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Book Chapter

Nonlinear and linear bottom interaction effects in shallow water


Hasselmann,  Klaus F.
MPI for Meteorology, Max Planck Society;

Herterich,  Klaus
MPI for Meteorology, Max Planck Society;

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Shemdin, O., Hasselmann, K. F., Hsiao, S. V., & Herterich, K. (1978). Nonlinear and linear bottom interaction effects in shallow water. In A. Favre, & K. Hasselmann (Eds.), Proceedings of the NATO Symposium on Turbulent Fluxes Through the Sea Surface, Wave Dynamics, and Prediction (pp. 347-372). Plenum Publ. Corp.

Cite as: http://hdl.handle.net/21.11116/0000-0008-8456-2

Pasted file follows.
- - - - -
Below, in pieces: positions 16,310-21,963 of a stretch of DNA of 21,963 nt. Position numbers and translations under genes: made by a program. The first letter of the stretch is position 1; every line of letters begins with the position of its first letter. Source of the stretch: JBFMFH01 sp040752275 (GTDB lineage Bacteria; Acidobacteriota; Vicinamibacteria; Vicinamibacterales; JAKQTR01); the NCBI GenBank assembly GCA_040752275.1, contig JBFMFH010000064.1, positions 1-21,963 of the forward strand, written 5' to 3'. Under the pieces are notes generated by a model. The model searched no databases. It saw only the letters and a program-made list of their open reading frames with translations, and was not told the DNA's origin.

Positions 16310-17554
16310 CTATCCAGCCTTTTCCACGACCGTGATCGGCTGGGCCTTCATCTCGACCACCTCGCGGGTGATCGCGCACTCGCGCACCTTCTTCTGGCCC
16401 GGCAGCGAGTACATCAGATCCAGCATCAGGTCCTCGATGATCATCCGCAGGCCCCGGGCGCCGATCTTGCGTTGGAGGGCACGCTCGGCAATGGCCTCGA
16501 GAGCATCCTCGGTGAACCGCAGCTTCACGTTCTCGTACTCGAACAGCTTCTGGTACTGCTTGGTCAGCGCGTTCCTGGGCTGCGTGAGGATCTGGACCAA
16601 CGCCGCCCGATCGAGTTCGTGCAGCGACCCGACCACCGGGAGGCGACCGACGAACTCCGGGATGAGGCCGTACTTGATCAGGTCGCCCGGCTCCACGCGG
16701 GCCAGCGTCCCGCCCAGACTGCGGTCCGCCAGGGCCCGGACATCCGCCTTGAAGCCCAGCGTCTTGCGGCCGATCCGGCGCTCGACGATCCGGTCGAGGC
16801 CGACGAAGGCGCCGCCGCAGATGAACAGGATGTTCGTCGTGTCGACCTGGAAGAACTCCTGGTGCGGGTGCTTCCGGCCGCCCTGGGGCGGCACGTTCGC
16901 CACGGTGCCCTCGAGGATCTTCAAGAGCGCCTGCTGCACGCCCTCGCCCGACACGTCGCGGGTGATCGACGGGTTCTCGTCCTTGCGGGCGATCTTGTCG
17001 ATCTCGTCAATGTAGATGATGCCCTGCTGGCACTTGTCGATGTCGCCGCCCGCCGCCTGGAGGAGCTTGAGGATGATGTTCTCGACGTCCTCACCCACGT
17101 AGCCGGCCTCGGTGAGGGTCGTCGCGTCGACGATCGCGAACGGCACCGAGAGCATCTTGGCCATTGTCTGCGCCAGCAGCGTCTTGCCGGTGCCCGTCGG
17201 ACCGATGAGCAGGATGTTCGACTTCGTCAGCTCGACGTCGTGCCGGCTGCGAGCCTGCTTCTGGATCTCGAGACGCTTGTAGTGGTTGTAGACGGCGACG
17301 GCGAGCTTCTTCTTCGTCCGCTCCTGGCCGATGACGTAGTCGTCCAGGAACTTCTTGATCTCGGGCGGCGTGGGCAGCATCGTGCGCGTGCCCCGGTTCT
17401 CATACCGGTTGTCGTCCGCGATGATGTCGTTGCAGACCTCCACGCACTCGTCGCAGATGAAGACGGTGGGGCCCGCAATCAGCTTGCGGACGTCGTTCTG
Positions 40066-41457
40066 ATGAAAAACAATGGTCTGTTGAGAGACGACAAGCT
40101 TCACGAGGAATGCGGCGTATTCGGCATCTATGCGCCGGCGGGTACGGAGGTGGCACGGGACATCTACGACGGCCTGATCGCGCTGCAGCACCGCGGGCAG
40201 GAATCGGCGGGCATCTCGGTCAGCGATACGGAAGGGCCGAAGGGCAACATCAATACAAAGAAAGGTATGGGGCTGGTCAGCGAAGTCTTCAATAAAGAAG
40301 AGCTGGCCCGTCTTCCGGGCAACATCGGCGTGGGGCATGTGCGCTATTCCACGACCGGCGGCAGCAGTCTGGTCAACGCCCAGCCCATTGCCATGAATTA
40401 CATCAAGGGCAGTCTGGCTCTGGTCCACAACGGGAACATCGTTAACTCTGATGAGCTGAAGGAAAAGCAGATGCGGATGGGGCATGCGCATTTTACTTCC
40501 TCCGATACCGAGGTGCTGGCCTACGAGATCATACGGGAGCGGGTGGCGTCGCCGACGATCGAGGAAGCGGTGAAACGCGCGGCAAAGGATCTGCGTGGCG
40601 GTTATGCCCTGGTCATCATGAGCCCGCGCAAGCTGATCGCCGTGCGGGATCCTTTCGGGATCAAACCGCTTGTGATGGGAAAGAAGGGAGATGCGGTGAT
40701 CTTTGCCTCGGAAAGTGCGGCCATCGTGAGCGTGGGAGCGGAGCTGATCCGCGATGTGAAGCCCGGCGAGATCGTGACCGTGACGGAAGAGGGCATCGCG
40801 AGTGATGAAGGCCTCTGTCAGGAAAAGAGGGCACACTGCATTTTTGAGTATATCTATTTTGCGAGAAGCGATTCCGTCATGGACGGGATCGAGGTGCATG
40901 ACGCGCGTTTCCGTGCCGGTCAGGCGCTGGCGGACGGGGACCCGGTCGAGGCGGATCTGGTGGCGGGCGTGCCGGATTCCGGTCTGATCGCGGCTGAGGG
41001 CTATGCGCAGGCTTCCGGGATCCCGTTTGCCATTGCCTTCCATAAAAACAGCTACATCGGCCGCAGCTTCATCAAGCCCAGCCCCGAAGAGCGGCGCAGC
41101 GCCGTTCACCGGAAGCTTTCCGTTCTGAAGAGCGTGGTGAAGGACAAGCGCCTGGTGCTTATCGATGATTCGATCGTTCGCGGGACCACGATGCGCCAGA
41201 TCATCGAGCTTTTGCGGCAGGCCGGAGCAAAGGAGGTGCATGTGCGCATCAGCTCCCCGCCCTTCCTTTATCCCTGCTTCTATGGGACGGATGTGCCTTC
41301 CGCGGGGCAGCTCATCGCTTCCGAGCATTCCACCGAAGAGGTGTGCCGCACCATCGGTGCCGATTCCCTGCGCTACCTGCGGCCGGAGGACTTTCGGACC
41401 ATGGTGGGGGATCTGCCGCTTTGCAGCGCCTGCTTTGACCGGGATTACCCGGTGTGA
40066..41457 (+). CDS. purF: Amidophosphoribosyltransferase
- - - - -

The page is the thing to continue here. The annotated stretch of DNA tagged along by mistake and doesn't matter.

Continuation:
Spectral wave transformation in shallow water is investigated by examining nonlinear and linear bottom interaction effects. The effect of nonlinear wave-wave interaction in shallow water is investigated by including the depth dependent dispersion relationship in the nonlinear calculations. Dissipative mechanisms examined are bottom friction, percolation within the sand layer, and wave motion in the mud layer induced by hydrodynamic forces acting at the mud line. Comparisons with observations suggest that bottom motion can be one order of magnitude more pronounced than friction or percolation when soft mud occupies the top layer such as found in the Gulf of Mexico. In the North Sea (JONSWAP area) coarse sand with mean grain diameter ≥ 0.3 mm is found in the top sediment layer. Here swell energy dissipation can be explained by the linear percolation mechanism. When bottom sand is fine (mean grain diameter ≤ 0.4 mm), such as found offshore of Panama City and Marine-land, Florida, nonlinear bottom friction is found to explain swell dissipation adequately. A nonlinear bottom scattering mechanism was investigated by Long (1973) who found the effect to be possibly important in the JONSWAP area but required detailed directional wave measurements to derive conclusive results. This paper examines five different data sets on wave transformation in shallow water and offers explanations in terms of bottom interaction mechanisms